<svg><use href={`${HeartIcon}#heart`} className={`heart ${className}`} /></svg>
);
const YellowHeart = () => <Icon className="yellow" />;
const BigHeart = () => <Icon className="big" />;
const App = () => <><YellowHeart /><BigHeart /></>;

You can now use currentcolor to make the SVGs inherit the color from the CSS attribute color:

/* 👍 good */
.heart { fill: currentcolor } /* ⬅️ apply the current `color` */

/* ⬇️ those classes might even come from your design system and don't need to be SVG specific */
.big { width: 300px }
.yellow { color: #FFFF00 }

or even better if you have access to the SVG:

<!-- HeartIcon.svg -->
<svg viewBox="0 0 300 300" id="heart">
  <g>
    <path
      d="M0 200 v-200 h200 a100,100 90 0,1 0,200 a100,100 90 0,1 -200,0z"
      fill="currentcolor"
    /><!-- ⬆️ add `currentcolor` to `fill`/`stroke` -->
  </g>
</svg>
/* 🏆 optimal */
.heart { /* `fill` is no longer needed in the CSS */ }

Any CSS attribute applied to the <use> tag, applies the styling to the <svg>/<symbol> tag of the referenced SVG automatically. Any CSS attribute applied to the <use> tag, applies the styling to the <svg>/<symbol> tag of the referenced SVG automatically. So you can easily add CSS prop stroke to the .heart style without causing color changes on the <path> element.

Server Components (React)

Very recent, but also a viable solution that does not require too many changes, would be adopting the upcoming Server Components from React, which can be used in e.g. NextJS 13.4. They are especially helpful when you need to change behaviour of components at runtime and allow you to write JSX that is only executed on the server. This way, the SVGs are not part of the JavaScript bundle shipped to browsers anymore. In order to keep them on the server only, it is as simple as not adding 'use client' to the file.

In the case of CORS: CSS to the rescue

SVG <use> elements don’t currently have any way to ask for cross-origin permissions. They just don’t work cross-origin, at all.

O’Reilly Media book by Amelia Bellamy-Royds, Kurt Cagle, and Dudley Storey

In order to use external assets with <use>, you must load the (sprite) SVG from the same domain. If you have to use a CDN, you’ll run into the quoted limitation.

You now have two options:

.heart {
  mask-image: url("somecdn.com/HeartIcon.svg#heart");
  /* ⬇️ 'color' the SVG */
  background-color: currentcolor;
}

However, using this approach has the same drawback as CSS background images used on LCP elements:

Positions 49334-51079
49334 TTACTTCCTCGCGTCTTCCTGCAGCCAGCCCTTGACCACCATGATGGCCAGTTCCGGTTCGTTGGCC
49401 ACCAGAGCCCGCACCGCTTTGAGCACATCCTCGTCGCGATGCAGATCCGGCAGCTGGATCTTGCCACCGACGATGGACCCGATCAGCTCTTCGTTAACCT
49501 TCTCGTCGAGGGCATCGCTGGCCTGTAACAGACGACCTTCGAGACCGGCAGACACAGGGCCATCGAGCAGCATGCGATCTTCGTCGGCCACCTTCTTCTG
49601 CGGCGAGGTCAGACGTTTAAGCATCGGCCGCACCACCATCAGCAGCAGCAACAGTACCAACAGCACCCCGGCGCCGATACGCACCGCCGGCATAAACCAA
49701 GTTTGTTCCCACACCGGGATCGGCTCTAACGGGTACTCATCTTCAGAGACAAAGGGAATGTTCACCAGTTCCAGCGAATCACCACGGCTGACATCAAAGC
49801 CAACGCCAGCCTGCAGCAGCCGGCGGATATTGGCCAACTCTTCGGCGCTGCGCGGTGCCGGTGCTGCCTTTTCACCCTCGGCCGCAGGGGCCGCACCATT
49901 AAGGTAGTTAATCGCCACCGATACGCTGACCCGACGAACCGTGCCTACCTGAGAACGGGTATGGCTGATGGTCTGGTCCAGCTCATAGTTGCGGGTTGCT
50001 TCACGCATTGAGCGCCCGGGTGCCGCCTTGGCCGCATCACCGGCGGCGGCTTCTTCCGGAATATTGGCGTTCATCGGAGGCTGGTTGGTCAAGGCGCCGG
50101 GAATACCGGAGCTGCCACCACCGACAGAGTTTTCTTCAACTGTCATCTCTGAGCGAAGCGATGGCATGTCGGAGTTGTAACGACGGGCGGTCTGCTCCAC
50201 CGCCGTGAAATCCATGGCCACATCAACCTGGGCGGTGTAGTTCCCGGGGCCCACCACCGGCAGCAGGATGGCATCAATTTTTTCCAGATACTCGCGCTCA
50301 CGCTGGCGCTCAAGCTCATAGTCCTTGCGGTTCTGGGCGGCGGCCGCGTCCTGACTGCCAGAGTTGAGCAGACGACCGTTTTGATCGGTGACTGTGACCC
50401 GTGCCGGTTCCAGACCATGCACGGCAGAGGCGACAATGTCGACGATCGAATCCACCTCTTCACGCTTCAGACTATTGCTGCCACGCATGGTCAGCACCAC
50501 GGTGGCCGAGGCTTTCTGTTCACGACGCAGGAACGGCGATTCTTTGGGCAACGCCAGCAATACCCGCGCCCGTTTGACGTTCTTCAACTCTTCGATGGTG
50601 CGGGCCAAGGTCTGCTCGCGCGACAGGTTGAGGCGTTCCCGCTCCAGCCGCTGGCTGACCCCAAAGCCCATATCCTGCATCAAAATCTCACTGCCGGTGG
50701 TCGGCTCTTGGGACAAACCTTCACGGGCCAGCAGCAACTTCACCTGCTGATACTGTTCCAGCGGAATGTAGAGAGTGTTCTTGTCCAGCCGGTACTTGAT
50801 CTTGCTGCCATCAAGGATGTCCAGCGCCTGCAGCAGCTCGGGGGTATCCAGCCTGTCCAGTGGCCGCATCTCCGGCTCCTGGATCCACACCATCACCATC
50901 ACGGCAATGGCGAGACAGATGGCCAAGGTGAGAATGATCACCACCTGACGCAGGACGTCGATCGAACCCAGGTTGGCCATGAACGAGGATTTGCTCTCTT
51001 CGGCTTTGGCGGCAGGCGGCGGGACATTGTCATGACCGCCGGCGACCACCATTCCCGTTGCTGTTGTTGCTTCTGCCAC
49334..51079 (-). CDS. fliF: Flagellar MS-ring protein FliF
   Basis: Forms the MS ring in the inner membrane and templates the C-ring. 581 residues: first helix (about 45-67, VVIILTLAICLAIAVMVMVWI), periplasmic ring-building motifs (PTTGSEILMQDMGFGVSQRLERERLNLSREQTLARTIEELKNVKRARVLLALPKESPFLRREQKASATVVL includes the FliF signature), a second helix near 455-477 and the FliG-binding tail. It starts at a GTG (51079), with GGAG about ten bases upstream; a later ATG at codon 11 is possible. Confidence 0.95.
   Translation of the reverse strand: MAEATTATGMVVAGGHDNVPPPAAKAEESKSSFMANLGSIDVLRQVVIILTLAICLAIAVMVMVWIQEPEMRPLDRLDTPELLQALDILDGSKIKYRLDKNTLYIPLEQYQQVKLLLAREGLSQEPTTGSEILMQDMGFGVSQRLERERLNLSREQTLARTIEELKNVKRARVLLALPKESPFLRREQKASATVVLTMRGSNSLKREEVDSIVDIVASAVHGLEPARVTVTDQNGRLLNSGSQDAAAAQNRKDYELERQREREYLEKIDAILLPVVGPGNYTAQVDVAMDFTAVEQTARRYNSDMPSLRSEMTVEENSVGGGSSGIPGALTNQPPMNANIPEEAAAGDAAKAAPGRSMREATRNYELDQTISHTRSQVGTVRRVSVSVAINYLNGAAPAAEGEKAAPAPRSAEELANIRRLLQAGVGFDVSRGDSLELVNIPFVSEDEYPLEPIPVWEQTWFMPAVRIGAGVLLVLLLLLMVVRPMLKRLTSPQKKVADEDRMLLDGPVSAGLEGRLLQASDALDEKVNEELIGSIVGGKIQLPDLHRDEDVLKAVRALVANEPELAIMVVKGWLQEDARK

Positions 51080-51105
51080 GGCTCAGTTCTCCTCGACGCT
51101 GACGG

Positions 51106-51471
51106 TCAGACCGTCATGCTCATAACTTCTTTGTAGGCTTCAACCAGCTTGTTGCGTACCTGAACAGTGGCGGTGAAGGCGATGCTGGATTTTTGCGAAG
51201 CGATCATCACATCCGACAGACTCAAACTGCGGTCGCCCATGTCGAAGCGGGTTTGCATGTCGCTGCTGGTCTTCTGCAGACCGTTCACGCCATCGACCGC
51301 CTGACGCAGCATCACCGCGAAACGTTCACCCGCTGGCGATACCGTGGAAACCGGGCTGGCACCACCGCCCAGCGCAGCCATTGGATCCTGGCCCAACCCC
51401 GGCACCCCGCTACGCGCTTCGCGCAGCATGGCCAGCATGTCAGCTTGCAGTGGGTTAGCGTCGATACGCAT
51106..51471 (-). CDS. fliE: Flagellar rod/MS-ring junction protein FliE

Browsers need to download and execute the CSS first before they can discover and download the SVG, which increases the time until the SVG shows up meaningfully. This can be mitigated by using <link rel="preload" as="image"> or by inlining the CSS. Additionally, all caveats of <img> apply to the SVG itself as well (a mask is also not part of the DOM).
One advantage is, the browser won’t download the mask image, if the element is hidden (with display: none).

Performance vs. Time-To-Load: To inline or not to inline?

Inlining allows us to save one HTTP request, so SVGs are displayed immediately. The downside is, which is the same as for critical CSS, the bytes are downloaded on every non-browser-cached page. Also, inline SVGs are part of the DOM and thus will increase the amount of calculations browsers need to do6. So, while we decrease the amount the JavaScript engine has to do, we do not want to meaningfully slow-down the time-to-download of the HTML response or blow up the DOM.

Thus, we can derive a few rules for what to inline:

  1. Logos have the highest priority, a logo makes your users recognize your brand. Some websites even measure the time to load the logo (even if not the LCP element). While the LCP element is an important factor for SEO (as it is a Core Web Vital), visual completeness implies “the website is usable now” for most users. It also prevents a visual “flicker” or maybe even CLS.

  2. Next, icons in the viewport, e.g. a search or hamburger icon. Those are more likely to be touched by users, so if they load late, it impacts the experience of your users. By now you might see parallels to critical CSS: Everything above-the-fold is more important, anything below not so much.

  3. The rest. Do not inline them and if possible lazy-load.

For the inlining method itself, either use the fastest technique from Cloudfour’s SVG icon benchmark:
<img src="data:image/svg+xml,%3Csvg xmlns='...", or if you run into the caveats, embed <svg> directly.